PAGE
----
Just so you understand: I am dying. I am in the end stage of metastatic prostate cancer, and after six-and-a-half years of close association with the disease, I have another six months to two years to live. That probably sounds exhibitionistic, but I don’t mean it to. Nor am I fishing for pity. Truth is, I’d sooner have your laughter.
Man says, “I’ve been diagnosed with terminal cancer, but I am going to fight it with everything I’ve got.” “My money’s on the cancer,” his friend says. Find me that friend.
When it is incurable, as mine is, cancer always wins in the end, but no one—I mean, no one—wants to hear any such thing. The preferred message in our culture is the sentimental one of hope. Hope is not, however, what the terminal cancer patient needs. Even if you believe in miracles, you cannot hope for one—not the way you hope the car’s skid comes to a stop before the cliff’s edge.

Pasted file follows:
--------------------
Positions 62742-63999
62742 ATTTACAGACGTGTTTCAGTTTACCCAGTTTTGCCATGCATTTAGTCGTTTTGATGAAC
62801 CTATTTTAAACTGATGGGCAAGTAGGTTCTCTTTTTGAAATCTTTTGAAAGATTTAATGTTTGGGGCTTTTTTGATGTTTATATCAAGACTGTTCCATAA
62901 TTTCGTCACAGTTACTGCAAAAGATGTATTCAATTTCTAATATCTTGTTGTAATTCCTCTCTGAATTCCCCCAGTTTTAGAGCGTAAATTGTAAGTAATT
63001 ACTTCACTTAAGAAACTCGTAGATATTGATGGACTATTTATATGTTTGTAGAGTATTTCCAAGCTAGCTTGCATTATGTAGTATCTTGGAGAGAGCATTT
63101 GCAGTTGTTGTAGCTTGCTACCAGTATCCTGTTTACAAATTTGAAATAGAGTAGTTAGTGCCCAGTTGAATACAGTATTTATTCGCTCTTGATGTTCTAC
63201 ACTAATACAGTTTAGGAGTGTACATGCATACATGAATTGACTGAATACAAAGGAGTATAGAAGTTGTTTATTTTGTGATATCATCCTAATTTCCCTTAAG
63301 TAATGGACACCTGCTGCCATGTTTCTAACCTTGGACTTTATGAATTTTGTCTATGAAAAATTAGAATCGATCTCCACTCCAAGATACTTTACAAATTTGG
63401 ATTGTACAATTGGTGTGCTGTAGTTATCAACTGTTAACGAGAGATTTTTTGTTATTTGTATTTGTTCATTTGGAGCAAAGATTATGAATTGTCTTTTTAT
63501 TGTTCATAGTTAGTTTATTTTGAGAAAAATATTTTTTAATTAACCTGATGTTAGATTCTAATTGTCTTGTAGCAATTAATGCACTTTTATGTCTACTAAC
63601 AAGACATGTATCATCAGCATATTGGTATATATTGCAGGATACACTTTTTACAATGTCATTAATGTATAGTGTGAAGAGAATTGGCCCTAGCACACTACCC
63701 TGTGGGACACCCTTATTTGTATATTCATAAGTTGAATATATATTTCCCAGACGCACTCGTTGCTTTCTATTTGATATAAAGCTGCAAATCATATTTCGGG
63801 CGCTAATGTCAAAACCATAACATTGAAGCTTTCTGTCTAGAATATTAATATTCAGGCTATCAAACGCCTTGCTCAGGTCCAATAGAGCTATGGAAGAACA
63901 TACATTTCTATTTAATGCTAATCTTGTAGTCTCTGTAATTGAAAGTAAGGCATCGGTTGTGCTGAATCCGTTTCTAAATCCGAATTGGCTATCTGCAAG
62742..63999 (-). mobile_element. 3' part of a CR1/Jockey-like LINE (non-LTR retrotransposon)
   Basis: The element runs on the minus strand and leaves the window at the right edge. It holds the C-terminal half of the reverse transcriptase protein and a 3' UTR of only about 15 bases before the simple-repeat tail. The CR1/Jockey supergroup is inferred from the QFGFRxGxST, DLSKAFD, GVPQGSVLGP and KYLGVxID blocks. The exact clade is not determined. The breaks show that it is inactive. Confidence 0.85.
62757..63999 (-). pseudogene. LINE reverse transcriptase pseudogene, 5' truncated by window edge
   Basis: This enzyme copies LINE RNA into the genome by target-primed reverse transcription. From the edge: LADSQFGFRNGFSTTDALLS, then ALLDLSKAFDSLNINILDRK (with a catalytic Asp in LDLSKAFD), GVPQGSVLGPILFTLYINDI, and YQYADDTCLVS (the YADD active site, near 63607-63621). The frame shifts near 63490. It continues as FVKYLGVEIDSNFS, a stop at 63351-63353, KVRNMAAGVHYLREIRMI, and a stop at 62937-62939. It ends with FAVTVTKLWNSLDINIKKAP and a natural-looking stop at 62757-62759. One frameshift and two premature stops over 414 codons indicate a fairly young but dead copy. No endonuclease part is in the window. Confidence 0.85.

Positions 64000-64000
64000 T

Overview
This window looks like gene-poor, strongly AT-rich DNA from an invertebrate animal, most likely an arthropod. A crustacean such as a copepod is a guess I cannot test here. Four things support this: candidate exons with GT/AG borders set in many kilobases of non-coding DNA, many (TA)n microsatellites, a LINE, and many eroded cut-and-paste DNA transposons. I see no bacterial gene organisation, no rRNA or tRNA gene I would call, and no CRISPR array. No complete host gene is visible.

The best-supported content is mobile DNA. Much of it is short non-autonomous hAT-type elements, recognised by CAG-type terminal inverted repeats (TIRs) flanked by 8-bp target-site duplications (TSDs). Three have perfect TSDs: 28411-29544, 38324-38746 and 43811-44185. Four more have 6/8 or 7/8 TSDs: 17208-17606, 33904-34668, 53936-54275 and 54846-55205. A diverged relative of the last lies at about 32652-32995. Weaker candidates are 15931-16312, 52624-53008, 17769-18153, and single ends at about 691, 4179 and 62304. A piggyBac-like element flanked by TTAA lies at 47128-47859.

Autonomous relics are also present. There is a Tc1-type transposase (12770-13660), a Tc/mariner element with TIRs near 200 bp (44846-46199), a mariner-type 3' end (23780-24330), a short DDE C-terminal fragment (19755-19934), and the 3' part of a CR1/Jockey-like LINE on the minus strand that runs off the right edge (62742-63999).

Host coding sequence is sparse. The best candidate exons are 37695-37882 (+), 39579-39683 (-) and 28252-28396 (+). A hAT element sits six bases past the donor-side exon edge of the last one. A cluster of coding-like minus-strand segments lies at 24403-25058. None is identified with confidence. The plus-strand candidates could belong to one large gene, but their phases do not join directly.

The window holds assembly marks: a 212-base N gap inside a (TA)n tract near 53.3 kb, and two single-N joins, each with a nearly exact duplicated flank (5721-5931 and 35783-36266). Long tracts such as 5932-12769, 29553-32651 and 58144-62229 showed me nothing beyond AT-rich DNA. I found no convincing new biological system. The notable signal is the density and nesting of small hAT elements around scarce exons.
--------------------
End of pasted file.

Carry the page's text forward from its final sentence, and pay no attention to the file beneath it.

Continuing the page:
“By definition,” C. S. Lewis writes, “miracles must of course interrupt the usual course of Nature,” but if they were as common as mosquitoes in summer they wouldn’t be interruptions of the usual. [Read more…]